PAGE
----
To me, this is the ONLY absolute "black or white" philosophical question that there is. If there has ever been a single molecule of matter in the history of the entire universe that has acted in a way that breaks the laws of physics, then we can throw all the laws of physics out the window and stop believing in them. Once we go down that path, we can accept that any random thing can happen anywhere at any time and the universe stops making sense. That's why I'm not an agnostic. I really am a true believer in the most fervent sense that you can imagine.

Once you lose your faith and stop believing, you start living in fear. You will be consumed with doubt. If the laws of physics can be broken, then there must be a god. Why is that? Because humans certainly can't bend the physical properties of the universe—and if it can be done but we can't do it, then it must be a god that can do it. And if there is a god, then you start asking yourself silly questions like "Will god decide to strike me down at some random time? What should I do to make sure god is happy with me? Am I supposed to eat fish on Friday or avoid lobster on Saturday? Do I pray facing east or south? Are my undergarments on too tight? Should I join forces with the Galactic Confederacy?"

And once you decide that you need to do certain things to ensure that god is happy with you, you will come to the conclusion that other people need to do these SAME things or god won't be happy with them. Those other people will, of course, come to different conclusions. Arguments begin. Wars are waged. Humanity gets divided into religious factions that hate each other, and we lose all sense of ethics and morality. Hmm, doesn't this sound remarkably like the path of humanity over the past few thousand years?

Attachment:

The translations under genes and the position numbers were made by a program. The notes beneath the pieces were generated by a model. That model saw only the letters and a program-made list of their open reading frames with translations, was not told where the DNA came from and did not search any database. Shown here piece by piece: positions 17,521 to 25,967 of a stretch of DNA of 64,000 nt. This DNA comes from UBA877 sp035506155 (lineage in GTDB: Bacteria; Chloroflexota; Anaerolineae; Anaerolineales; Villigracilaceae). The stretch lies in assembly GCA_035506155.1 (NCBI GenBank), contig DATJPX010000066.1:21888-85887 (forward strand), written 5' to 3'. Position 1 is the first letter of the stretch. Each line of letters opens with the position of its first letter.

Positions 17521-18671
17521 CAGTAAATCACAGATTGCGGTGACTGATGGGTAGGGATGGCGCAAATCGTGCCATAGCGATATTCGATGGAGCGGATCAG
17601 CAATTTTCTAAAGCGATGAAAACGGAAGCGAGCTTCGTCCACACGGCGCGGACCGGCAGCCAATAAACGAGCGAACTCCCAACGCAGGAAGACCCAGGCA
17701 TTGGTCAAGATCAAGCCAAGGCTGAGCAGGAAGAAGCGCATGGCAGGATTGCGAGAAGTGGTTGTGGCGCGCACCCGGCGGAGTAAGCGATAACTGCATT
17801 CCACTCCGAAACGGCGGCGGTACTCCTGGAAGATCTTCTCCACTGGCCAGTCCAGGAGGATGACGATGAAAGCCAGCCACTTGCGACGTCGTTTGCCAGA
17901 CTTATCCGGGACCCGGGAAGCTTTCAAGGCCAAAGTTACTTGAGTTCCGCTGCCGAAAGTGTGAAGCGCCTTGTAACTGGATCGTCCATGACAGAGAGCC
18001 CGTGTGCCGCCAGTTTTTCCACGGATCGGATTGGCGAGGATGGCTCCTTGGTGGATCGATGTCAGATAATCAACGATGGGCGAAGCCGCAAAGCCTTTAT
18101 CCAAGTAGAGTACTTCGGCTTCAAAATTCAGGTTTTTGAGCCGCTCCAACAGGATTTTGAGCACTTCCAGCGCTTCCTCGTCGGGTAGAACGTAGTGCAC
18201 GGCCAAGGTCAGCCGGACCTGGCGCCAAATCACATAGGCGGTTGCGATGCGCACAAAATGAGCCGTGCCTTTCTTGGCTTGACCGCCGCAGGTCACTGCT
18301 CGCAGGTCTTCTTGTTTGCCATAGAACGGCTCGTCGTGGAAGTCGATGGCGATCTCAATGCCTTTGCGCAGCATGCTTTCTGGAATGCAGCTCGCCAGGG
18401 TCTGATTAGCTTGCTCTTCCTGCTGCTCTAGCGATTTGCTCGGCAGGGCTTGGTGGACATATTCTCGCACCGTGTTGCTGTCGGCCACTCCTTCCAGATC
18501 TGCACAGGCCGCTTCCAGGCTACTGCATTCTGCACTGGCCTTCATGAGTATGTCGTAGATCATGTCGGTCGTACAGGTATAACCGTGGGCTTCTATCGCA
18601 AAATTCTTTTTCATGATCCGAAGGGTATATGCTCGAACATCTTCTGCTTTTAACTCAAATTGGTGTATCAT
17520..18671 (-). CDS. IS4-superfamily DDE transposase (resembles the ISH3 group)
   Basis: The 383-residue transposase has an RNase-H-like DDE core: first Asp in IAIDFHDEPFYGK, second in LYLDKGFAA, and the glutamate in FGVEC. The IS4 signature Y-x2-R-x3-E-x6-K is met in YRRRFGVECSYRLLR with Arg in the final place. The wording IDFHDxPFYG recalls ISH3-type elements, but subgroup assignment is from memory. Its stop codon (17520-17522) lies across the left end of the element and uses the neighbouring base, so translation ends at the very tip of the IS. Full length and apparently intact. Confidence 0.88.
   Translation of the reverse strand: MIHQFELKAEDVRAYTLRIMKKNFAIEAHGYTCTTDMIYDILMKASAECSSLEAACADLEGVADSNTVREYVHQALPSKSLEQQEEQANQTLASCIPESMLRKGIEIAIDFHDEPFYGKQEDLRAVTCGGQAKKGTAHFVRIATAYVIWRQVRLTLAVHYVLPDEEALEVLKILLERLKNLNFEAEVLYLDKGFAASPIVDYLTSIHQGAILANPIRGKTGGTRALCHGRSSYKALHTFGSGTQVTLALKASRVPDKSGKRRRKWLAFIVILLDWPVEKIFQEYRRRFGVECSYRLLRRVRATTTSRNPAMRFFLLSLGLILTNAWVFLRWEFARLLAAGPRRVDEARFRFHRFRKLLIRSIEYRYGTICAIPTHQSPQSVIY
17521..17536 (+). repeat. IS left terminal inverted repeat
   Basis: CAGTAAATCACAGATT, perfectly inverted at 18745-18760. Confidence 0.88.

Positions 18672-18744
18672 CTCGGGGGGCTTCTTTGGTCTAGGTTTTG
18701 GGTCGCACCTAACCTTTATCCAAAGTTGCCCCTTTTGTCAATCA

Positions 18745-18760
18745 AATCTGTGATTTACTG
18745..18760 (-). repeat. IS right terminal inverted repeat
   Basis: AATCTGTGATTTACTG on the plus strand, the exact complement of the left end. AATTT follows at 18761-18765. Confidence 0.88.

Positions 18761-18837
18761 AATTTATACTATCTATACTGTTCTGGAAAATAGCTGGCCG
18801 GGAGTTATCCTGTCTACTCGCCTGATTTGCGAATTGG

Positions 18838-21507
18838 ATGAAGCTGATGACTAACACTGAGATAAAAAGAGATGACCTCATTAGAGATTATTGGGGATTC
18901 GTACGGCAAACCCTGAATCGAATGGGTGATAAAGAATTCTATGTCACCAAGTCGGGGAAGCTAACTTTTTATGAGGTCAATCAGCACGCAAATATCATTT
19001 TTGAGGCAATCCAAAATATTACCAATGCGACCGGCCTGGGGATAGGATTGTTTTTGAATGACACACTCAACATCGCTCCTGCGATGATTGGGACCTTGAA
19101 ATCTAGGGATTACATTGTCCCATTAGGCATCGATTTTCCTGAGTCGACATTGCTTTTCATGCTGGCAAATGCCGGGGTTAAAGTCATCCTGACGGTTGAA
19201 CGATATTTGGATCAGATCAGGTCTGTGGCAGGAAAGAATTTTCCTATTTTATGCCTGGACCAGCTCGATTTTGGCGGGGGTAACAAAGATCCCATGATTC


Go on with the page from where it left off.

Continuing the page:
"But wait a minute!" Nonbelievers will say at this point "Religion is the only moral guidance we have!"

Nonsense. Religion is based on the idea that you need to use fear as the primary tool to control and manipulate people into doing what you want. That's not morality, its coercion.

Morality is the choices that we make which promote a better life for our society, our planet, and our future generations. Frankly, our choices have been pretty poor lately—and many of those poor choices are based on religion.

Animals can make choices too, it's not just humans who have that ability. My dog can choose whether to go out in the back yard and chase rabbits or just sit on the porch and watch them if she's too tired. But humans have evolved to the point where we are able to create machines and computers and guns and weapons of mass destruction. The choices we make have much wider consequences than at any time before in the history of the world. We can CHOOSE whether to live peaceful, ethical, and moral lives or go out and destroy each other in the name of god.

Will people 500 years in the future look back at us and say that our society was a moral failure because we didn't save every premature baby, or will they say that our society failed because we let our population spiral out of control, we stripped every last usable resource from planet Earth, polluted our environment, and drove thousands of other species into extinction? Religions have their priorities all wrong.